In some of his recent works, N. T. Wright has noted that the historic creeds of the church leave Israel out entirely. Thinking theologically apart from Israel results in a hollowed-out vision of the church’s identity and mission and tends toward a gnosticized conception of history, salvation, and Christian existence.
Wright’s point is largely that neglecting Israel keeps us from recognizing that the Scriptures tell the story of God establishing his reign of blessing over all the earth in Israel’s Messiah Jesus.
I’m currently enjoying Kendall Soulen’s masterful The God of Israel and Christian Theology. He argues that the distinction between Israel and the nations is fundamental to Scripture and to God’s eternal purposes.
“ . . . the distinction between Israel and the nations is an inescapable fact of the biblical narrative. Indeed, Friedrich-Wilhelm Marquardt has suggested that the distinction between Israel and the nations constitutes the basic structure of an ontology in Israelite idiom. In this he is undoubtedly correct. Marquardt’s appeal to the term ontology is appropriate because the Scriptures view the distinction between Israel and the nations as a part of the abiding constitution of reality in God, anticipated from the beginning and present at the end of all things. At the same time, his observation can be made more precise. Viewed in light of the distinction between Israel and the nations, biblical ontology takes the concrete form of economy, that is, of God’s providential care and management of the households of creation. More particularly still, biblical ontology takes the form of an economy of mutual blessing, in which God summons the households of creation to receive God’s blessing in the company of an other. Because it belongs to the glory of the biblical God to love the human family in a human way, in the fullness of its corporeality and concreteness, God’s economy of mutual blessing exhibits a certain order or taxis, a taxis summarized by a first-century Jew in the phrase, “to the Jew first and also to the Gree” (Rom. 1:16) (p. 121, emphasis added).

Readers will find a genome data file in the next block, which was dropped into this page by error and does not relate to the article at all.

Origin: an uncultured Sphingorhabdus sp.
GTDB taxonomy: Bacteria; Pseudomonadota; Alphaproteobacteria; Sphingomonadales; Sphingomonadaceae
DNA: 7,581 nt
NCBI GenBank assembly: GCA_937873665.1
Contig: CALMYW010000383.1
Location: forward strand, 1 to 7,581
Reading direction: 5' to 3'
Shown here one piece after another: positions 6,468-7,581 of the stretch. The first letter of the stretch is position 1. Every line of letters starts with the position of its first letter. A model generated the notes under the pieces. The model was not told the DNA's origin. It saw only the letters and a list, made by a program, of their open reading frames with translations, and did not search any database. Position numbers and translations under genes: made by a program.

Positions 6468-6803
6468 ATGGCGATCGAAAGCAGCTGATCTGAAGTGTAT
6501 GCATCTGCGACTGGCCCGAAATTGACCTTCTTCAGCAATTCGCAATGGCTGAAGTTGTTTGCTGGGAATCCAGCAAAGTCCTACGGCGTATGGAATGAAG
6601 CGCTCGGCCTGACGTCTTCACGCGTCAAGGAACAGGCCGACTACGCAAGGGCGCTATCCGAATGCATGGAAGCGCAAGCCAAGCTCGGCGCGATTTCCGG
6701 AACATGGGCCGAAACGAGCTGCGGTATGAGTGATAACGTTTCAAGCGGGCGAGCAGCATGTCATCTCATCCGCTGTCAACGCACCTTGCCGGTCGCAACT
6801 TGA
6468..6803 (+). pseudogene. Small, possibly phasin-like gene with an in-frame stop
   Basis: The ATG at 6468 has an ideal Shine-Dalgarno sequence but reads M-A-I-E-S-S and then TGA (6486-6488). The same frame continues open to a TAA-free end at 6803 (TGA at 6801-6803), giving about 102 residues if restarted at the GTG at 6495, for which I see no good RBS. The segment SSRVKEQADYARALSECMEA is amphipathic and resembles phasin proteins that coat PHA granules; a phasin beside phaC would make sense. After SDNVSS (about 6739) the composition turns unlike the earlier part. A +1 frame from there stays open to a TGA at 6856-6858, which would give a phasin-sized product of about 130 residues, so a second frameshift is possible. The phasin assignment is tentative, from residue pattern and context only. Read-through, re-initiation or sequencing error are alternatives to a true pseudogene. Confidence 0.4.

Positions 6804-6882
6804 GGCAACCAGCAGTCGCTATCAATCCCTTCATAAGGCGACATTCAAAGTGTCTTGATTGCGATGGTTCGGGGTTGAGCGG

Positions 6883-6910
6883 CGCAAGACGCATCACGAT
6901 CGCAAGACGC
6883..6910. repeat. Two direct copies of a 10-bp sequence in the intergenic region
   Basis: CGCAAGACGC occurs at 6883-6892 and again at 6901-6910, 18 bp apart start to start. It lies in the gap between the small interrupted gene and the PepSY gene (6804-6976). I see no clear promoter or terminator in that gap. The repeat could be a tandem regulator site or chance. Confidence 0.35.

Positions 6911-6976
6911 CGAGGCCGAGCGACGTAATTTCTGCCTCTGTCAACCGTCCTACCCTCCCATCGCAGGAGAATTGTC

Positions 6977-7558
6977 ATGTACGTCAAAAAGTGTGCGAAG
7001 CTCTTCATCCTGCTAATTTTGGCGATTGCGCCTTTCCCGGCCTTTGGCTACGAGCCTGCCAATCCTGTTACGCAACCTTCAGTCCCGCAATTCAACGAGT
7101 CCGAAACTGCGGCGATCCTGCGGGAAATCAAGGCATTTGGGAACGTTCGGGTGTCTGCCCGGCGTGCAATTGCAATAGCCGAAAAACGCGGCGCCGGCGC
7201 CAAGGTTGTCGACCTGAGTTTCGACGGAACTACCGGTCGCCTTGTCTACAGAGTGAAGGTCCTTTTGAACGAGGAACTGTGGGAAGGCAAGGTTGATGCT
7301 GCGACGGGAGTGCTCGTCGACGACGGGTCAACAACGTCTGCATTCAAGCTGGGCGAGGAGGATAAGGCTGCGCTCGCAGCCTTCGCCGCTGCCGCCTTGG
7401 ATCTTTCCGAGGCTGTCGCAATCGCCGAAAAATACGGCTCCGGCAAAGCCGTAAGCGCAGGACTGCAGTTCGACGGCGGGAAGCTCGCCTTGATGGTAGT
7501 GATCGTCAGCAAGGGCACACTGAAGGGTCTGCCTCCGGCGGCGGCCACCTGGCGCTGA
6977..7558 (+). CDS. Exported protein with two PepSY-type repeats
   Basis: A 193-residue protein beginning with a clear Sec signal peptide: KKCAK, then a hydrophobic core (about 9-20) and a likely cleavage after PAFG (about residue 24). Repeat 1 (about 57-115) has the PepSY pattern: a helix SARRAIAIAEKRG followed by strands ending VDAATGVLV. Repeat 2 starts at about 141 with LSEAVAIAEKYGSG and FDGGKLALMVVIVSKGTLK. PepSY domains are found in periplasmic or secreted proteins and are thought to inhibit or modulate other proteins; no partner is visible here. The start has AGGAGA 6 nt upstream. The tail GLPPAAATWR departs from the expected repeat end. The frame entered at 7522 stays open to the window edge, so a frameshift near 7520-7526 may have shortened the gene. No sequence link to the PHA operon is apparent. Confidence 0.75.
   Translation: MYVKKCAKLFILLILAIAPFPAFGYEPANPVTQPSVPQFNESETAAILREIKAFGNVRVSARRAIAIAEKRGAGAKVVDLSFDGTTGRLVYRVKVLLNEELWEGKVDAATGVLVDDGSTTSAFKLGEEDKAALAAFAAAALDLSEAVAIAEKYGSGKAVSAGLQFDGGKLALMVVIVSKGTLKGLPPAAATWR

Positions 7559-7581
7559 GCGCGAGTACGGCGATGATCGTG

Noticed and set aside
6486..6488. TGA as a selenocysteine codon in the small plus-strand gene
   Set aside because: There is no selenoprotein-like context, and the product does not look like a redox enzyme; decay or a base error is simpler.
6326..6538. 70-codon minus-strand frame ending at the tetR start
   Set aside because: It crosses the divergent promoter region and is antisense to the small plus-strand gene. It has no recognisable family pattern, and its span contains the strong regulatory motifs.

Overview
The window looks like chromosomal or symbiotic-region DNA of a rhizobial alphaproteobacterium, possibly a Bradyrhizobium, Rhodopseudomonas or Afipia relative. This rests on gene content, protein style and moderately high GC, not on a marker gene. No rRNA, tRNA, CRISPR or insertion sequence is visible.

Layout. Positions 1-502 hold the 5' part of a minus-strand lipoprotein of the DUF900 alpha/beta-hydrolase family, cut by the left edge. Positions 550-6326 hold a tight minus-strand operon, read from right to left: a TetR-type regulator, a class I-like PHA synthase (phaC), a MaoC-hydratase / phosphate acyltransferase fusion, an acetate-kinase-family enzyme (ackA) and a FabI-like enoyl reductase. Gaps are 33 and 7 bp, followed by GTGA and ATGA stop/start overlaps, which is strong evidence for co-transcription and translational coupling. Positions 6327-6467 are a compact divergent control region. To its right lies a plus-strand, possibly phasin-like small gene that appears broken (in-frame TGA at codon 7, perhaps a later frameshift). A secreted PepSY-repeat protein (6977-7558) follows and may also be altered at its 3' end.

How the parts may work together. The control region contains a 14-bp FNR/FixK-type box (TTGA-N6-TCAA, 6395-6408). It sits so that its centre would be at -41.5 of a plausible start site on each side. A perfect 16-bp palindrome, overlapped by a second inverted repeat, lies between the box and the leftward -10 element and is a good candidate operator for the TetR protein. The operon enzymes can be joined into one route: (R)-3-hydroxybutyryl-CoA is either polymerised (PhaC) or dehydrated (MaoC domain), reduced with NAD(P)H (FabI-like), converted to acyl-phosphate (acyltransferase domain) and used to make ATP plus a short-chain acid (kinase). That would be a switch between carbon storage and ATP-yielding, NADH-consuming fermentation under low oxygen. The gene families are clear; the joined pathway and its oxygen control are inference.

Soulen’s work is programmatic and far-reaching, and it has implications for all aspects of Christian theology and practice, from the identity of God to the character of mundane relationships.
Reckoning with the relationship between Israel’s Scriptures and the Christian canon is an abiding challenge for biblical scholars and theologians. Much of my work is driven by a desire to overcome a reading of Paul that marginalizes Israel, either as being subsumed within the church or left behind as merely preparatory for God’s work in Jesus. Soulen provides a profound, hopeful, and compelling theological vision for rightly reckoning with Israel’s Scriptures, the God of Israel, and the Israel of God.